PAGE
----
Music Row is the heartbeat of Nashville, but it’s in danger of being lost as dozens of buildings have been demolished to make way for new developments, like apartment buildings and a hotel.
From songwriting sessions to publishing houses, and even the law firms and hair salons, Music Row is a community built for those in the industry to have everything they need within a short walk.
“What makes it really special is that in this neighborhood, campus-like neighborhood as a lot of people to describe it, you have everything needed for the music industry,” Carolyn Brackett with the National Trust for Historic Preservation told News 2.
She said they’ve been involved with preserving Music Row for four years, since saving RCA Studio A from redevelopment. An effort singer-songwriter Ben Folds lent his voice to.
“If you had stood in the studio as long as I did for 15 years and had people come off the street over and over and over again who had made an Elvis record, or they had brought their friend in to play on the Dolly Parton record, you can’t let a place like that go. It doesn’t matter if it’s beige, it’s very beige,” said Folds.
Studio A was saved from the wrecking ball when a few music lovers focused on preservation bought it, but the efforts uncovered an even bigger issue.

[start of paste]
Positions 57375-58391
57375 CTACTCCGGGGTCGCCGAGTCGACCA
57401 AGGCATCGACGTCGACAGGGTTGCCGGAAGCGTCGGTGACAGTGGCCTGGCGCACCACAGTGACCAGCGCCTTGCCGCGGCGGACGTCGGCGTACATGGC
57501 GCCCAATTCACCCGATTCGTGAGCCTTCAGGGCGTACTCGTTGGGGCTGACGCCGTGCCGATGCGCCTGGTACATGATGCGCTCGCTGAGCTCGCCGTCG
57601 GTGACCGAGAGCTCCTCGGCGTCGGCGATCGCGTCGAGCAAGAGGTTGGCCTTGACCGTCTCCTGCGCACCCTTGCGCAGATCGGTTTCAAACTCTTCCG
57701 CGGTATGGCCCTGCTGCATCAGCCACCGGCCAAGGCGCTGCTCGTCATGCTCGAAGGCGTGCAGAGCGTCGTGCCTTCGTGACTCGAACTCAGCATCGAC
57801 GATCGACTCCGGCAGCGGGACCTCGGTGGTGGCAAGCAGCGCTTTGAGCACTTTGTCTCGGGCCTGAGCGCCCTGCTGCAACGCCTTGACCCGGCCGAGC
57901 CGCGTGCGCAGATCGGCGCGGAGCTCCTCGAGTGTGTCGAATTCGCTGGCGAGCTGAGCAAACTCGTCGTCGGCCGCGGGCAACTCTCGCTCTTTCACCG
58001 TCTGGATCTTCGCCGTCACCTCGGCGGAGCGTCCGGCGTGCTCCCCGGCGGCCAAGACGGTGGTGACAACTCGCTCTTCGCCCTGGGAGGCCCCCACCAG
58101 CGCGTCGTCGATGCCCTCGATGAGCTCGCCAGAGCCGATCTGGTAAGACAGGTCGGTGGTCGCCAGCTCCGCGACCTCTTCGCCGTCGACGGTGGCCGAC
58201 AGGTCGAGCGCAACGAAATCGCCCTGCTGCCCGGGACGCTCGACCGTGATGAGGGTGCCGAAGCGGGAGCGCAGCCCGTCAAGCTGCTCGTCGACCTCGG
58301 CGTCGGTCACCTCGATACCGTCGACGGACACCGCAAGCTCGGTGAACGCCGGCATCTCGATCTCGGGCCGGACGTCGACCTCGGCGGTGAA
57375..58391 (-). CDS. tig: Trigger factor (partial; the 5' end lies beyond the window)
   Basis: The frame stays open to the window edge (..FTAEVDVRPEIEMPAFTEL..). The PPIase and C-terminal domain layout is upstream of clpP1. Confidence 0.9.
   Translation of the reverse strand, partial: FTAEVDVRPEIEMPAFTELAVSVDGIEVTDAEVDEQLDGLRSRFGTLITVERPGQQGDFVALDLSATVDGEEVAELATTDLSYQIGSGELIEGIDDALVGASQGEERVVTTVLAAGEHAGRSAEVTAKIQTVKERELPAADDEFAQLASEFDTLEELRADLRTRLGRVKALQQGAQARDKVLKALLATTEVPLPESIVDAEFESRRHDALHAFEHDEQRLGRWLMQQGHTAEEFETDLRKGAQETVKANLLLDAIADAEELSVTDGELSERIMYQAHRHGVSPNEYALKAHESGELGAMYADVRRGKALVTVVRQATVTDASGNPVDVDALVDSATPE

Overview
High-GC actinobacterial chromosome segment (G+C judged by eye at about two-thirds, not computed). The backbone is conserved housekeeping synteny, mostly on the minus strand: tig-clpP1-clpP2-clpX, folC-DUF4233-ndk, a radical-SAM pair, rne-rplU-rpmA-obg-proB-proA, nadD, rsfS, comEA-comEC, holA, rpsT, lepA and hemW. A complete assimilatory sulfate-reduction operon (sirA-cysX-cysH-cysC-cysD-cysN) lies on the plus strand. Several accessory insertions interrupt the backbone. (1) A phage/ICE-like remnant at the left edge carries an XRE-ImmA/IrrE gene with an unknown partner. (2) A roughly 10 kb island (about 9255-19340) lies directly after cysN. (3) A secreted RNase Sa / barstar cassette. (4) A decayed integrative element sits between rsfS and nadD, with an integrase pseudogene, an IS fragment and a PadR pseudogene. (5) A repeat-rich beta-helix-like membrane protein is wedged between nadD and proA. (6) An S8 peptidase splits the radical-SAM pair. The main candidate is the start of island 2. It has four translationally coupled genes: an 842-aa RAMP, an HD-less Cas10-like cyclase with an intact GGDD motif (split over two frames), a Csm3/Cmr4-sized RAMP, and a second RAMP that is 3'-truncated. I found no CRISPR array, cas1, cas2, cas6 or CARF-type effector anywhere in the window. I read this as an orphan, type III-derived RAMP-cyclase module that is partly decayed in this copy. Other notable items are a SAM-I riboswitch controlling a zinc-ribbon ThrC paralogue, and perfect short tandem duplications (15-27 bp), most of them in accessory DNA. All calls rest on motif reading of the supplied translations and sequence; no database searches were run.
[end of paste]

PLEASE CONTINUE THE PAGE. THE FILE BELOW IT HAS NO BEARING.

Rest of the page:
“Once we came in and started talking with people and looking at the whole issue of Music Row it became obvious that Studio A was just one aspect of it, it was really all of Music Row that was at this point in danger, that we are in danger of losing all of Music Row,” Brackett explained.
Right now, efforts are focused on saving several businesses in the heart of the row on 16th Avenue from the Panattoni Development Co., including Bobby’s Idle Hour, Rhinestone Wedding Chapel, Warner/Chappell Music and the former offices of the Ed Bruce Agency, where Bruce wrote, “Mammas Don’t Let Your Babies Grow Up to be Cowboys.”
“If we lose these five buildings, we feel we are really at a turning point,” said Brackett.
She told News 2 in the last five years, Music Row has lost 43 buildings, all of which had music industry connections, past or present. Apartments have replaced most of them.
“The message has got to be loud and clear that we are going to lose Music Row if you keep taking five buildings here and four buildings here, six buildings here and demolish them and putting up a generic office building or a generic apartment building. In 10 years, Music Row won’t be here,” explained Brackett.
The goal is now to win over the district’s property owners, so we don’t lose one of the main threads our city is built on.
“There is only one Music City in the world. There is only one city who’s precisely built on music and you have to have some living history evidence. It’s not just a plaque or a museum,” said Folds.
One of the main issues with the new development is that zoning keeps giving exemptions, said Brackett, so the new buildings don’t fit with the character of the other buildings on Music Row.
There is a petition circulating right now trying to stop zoning exemptions on Music Row. Click here for the petition.
The National Trust for Historic Preservation is also looking at incentives to help small businesses to stay on the row as well as creating preservation tools that Nashville doesn’t have.
Click here to view more stories featured in “Progress vs. Preservation: A Nashville 2018 special.”
News 2 tracks the historic growth in Middle Tennessee with our special Nashville 2018 reports. Click here to learn more.